Below is an article in the July issue of the Residential Resource, written by Colleen Harding from Miami. Within the article, Colleen describes factors that are making up today's housing rental market. Much of what Colleen has to say is what we have reported in the past. There were a few points that I found very interesting.
1. Millennials find value in investing into rentals, but prefer to rent.
2. Class C properties will be the bread and butter for investors.
3. Over 15% of the nation's rental properties are owned by institutions.
4. The number of rentals across the nation are expected to grow by another 25% in the next 5 years
Below is a summary with some of our own input.
Colleen reports that millennials are staying home longer, have high student loan debt, and some reservations about home buying after seeing the last housing crash. They like flexibility, by not being tied down.
We have seen much of what Colleen has stated. We are however seeing a good number of millennial renters, but they seem to prefer roommates to help defer costs. Colleen also stated that milennials look for luxurious amenities. Perhaps that’s case in many parts of the nation, but in Boise, we're seeing that they are looking for the most for the least amount of rent.
OWNERSHIP VS RENTALS:
Colleen states that "Lower-income Class C properties will continue to be the bread and butter areas for rental investment, accentuating the need for good professional property management".
We've been concentrating on B properties. We think that when rents finally top out and we see a rental correction, the B properties purchased right, will outperform the A properties that are being sold at premium prices and require premium rents to perform.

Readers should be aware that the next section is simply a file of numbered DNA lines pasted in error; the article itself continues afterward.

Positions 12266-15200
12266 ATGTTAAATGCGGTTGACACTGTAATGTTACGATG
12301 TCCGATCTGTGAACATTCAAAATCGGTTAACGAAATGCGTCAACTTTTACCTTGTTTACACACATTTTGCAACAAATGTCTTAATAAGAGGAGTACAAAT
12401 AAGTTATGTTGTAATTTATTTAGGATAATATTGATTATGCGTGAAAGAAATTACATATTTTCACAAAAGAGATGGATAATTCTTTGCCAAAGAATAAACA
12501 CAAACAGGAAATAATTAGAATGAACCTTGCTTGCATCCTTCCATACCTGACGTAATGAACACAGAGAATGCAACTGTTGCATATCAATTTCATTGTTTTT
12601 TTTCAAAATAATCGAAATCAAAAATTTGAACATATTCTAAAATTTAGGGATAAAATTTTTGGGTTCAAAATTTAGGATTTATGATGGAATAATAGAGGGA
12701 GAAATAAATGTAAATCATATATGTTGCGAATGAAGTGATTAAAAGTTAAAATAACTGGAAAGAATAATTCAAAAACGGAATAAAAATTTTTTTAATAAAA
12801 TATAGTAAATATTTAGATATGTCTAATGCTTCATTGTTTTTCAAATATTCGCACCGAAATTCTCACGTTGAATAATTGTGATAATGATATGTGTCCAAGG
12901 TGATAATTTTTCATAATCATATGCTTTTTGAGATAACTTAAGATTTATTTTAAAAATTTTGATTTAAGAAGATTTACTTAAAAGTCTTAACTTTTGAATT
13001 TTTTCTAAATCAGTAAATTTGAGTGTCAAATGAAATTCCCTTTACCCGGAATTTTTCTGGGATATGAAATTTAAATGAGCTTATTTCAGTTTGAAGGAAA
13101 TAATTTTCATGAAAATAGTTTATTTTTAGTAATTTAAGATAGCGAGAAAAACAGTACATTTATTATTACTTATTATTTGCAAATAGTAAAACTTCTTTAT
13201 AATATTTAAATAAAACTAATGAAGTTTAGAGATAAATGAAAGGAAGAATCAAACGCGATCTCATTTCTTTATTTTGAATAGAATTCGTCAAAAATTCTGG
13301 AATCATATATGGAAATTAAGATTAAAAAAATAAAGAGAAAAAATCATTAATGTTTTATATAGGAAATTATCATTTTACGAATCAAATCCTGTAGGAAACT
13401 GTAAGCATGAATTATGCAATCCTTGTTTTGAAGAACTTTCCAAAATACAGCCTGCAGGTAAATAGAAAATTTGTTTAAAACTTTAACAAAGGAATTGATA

HOME OWNERSHIP TENURE:
The length of time a person owns and hold their home has increased. One reason was it took some time to recover value after the housing crash. With values increasing, this may decrease.
The full article is posted below.
Where Is It Going?
RENTAL HOUSING MARKET
At the recent IMN Single-Family Rental Investment Forum in Miami, Florida on May 21-23, 2018, this was one of the major discussion topics. A study has shown that the number of Americans living in rental properties has increased by 37% since the Great Recession.
This generation is staying home with their parents longer. High student loan debts and a tight job market, with little overall increase in pay, have not helped. They have witnessed the crazy housing market, when some of their parents lost their homes, and the stress it caused the family. All of these factors contribute to staying home longer. Some Millennials are not interested in owning a home; they don’t want to be tied down and like to stay mobile. If they buy, they are waiting five years later to buy than those in the older Generation X. The new trend for Millennials is home ownership without occupying the property. They are buying rental investments and living in other areas. They find value in having the availability to move freely, generate equity, and diversify their investments.